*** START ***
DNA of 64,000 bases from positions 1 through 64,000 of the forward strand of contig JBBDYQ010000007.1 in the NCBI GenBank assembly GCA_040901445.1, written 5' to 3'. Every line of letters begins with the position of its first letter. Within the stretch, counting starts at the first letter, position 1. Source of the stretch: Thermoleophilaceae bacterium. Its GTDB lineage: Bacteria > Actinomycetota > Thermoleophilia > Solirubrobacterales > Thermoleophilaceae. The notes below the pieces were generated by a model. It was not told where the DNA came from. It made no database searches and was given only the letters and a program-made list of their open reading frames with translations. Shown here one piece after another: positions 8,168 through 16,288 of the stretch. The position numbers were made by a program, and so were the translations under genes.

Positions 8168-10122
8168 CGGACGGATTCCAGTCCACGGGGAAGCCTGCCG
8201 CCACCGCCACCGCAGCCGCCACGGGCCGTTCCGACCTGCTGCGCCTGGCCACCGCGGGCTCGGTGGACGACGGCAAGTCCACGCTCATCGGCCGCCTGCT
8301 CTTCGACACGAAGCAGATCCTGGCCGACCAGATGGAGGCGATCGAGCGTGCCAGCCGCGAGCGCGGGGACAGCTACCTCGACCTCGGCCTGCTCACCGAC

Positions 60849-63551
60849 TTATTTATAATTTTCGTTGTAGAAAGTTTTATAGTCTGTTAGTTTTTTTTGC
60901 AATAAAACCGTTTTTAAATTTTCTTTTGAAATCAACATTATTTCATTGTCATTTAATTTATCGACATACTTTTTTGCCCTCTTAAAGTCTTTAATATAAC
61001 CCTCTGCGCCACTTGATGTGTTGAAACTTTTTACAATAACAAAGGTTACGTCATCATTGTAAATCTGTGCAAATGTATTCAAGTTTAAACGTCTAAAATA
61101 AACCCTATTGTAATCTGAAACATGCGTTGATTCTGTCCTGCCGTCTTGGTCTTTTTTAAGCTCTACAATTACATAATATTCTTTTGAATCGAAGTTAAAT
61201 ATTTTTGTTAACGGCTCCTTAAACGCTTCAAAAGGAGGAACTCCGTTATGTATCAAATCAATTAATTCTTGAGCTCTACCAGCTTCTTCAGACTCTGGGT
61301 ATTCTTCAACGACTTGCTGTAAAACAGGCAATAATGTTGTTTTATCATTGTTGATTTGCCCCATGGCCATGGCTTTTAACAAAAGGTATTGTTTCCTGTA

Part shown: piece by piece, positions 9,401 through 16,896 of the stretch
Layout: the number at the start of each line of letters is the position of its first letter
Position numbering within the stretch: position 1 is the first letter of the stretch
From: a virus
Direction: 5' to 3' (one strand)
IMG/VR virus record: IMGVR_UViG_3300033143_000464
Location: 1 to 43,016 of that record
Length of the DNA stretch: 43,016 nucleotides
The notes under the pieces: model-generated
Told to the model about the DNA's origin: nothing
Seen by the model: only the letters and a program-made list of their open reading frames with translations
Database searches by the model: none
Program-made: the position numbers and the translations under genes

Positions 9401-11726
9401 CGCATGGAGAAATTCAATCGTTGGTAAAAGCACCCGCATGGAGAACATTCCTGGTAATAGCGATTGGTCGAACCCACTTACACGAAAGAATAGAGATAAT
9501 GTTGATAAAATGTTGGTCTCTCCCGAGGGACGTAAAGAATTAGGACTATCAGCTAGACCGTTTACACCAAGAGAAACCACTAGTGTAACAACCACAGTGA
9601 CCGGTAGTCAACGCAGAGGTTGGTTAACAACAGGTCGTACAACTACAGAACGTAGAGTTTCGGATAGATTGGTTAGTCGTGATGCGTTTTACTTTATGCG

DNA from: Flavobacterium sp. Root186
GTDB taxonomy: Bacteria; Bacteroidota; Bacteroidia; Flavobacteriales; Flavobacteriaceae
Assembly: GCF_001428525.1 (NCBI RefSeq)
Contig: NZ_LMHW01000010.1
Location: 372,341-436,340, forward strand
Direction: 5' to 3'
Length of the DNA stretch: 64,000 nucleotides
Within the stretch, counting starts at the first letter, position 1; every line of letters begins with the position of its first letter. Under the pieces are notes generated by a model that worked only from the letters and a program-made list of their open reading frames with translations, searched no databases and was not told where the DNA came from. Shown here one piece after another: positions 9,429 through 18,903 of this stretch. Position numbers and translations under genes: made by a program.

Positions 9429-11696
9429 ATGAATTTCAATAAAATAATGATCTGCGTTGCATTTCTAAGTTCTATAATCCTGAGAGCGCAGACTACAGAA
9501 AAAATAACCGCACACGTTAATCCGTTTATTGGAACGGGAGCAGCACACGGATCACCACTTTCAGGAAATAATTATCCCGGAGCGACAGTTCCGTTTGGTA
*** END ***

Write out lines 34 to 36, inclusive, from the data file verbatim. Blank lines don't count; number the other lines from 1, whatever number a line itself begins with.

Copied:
Location: 372,341-436,340, forward strand
Direction: 5' to 3'
Length of the DNA stretch: 64,000 nucleotides